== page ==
In a terse statement to Parliament, the Prime Minister said the Howard government had embarked on the mission using abused intelligence and "without a full and proper assessment" of the consequences.Now, if Rudd really believes all that, why isn't he launching a major investigation into the abuse of intelligence? Where's the "full and proper assessment" now?
Supporting the war without approval of the United Nations had set a dangerous precedent and undermined the international system, Mr Rudd said...
"Have further terrorist attacks been prevented? No they have not been. Has any evidence of a link between WMD and the former Iraqi regime and terrorists been found? No.
"Have the actions of rogue states like Iran been moderated? No. After five years, has the humanitarian crisis in Iraq been removed? No it has not."
Mr Rudd's attack riled the former foreign affairs minister, Alexander Downer. "Can't you rise above this?" Mr Downer interjected from the back bench.
"You're supposed to be the Prime Minister of Australia, not the Labor spokesman."
Brendan Nelson, the Opposition Leader and the last defence minister in the Howard government, maintained that al-Qaeda's attacks on the US on September 11, 2001, justified invading Iraq.
The world could not afford the risk that Saddam Hussein had weapons of mass destruction, he said, and Iraq today was safer as a result.
Anyway, at least we have got the discussion re-started. In fact, the White House has even been forced to respond to Mr Rudd's comments:
"No-one else in the world, no other government, had different information and so we acted based on what was the threat that was presented to us. When the intelligence community presents you with their concerns, you'd better take them seriously... Intelligence is not a perfect science, but they certainly do their best," added Perino, who said she had not seen Rudd's comments and was therefore "not going to speak directly back to the prime minister."That article includes this further quote from Rudd:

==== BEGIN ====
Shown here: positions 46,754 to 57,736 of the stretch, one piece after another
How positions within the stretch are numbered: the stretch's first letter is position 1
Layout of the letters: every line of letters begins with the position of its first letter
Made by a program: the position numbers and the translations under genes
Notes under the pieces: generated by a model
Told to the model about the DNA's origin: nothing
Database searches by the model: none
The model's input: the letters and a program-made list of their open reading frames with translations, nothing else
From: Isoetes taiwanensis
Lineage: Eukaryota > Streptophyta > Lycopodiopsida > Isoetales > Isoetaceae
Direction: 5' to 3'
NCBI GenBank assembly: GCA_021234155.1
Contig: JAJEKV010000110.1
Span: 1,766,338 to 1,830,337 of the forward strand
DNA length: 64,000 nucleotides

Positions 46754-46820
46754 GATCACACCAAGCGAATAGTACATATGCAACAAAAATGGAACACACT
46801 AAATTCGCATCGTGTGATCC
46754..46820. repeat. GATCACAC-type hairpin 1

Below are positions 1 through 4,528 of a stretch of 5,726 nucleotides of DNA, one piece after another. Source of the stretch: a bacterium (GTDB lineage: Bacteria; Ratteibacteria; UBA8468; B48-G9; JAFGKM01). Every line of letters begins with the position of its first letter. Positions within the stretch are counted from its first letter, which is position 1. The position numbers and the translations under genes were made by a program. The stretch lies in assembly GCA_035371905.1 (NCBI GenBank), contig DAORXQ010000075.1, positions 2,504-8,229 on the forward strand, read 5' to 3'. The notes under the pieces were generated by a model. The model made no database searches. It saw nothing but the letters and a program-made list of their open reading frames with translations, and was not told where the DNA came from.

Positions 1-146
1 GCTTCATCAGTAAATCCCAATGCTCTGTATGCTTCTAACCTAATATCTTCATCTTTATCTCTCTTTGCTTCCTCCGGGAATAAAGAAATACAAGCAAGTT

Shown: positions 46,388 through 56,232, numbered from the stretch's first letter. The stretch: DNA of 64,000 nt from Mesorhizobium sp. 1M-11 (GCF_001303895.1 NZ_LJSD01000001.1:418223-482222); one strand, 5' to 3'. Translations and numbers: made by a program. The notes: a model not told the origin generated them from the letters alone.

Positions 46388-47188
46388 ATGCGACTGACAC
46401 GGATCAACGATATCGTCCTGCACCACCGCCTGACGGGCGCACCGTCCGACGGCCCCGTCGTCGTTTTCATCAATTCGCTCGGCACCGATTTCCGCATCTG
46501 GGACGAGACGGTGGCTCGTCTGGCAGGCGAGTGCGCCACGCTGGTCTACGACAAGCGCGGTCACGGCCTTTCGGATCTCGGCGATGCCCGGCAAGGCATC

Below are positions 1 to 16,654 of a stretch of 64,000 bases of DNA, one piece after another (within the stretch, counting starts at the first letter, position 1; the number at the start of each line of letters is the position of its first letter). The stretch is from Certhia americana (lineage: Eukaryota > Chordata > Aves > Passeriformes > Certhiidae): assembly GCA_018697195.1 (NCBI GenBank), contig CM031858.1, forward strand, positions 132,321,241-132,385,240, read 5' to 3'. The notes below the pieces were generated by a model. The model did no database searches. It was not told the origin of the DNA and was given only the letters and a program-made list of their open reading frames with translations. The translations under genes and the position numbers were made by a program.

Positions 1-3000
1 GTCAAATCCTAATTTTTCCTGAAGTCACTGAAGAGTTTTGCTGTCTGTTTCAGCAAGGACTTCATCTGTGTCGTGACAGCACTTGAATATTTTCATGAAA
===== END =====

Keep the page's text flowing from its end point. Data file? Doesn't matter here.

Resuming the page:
He said there had been a "failure to disclose to the Australian people the qualified nature of the intelligence -- for example, the pre-war warning that an attack on Iraq would increase the terrorist threat, not decrease it."This story has now been picked up by the wires. It could have legs. Let's hope so: further discussion is needed, and of course a Royal Commission. AP has Rudd's complete quote, for the record:
"We must learn from Australia's experience in the lead-up to going to war with Iraq and not repeat the same mistakes in the future," Rudd said.Here's Annabel Crabb today:
He criticized Howard's government for going to war without accurate information or a full assessment of the consequences.
"Of most concern to this government was the manner in which the decision to go to war was made: the abuse of intelligence information, a failure to disclose to the Australian people the qualified nature of that intelligence," Rudd said.
Rudd, for his part, is quite entitled to goose the former government on the general topic of Iraq. But he didn't mention yesterday - nor will he ever, probably - the fact that when he was a frontline soldier in Mark Latham's Labor army, he all but lay down in the road to stop Latham announcing a policy to withdraw troops from the region.UPDATE: The New York Times links to an SMH interactive timeline. Kevin Rudd says our involvement in Iraq cost A$2.314 billion. What have we got for that, except a pat on the head from Bush and $1.70/litre petrol prices?
UPDATE 2: I posted a few of these links and related thoughts a couple of LP threads today (my first time back there since I got angry at Mark Bahnisch for taking Murdoch's money). Sadly, there is very little interest in Ozblogistan on this issue (fatigue?) and maybe it's true what ABC’s Michael Rowland says: “the pullout of Australian combat troops neutralises Iraq as a political issue in Canberra”. George W. Bush’s response:
“Troops are coming out because we are successful and so I would view the Australian decision as return on success. Returning home on success.”Who's gonna write the history of this?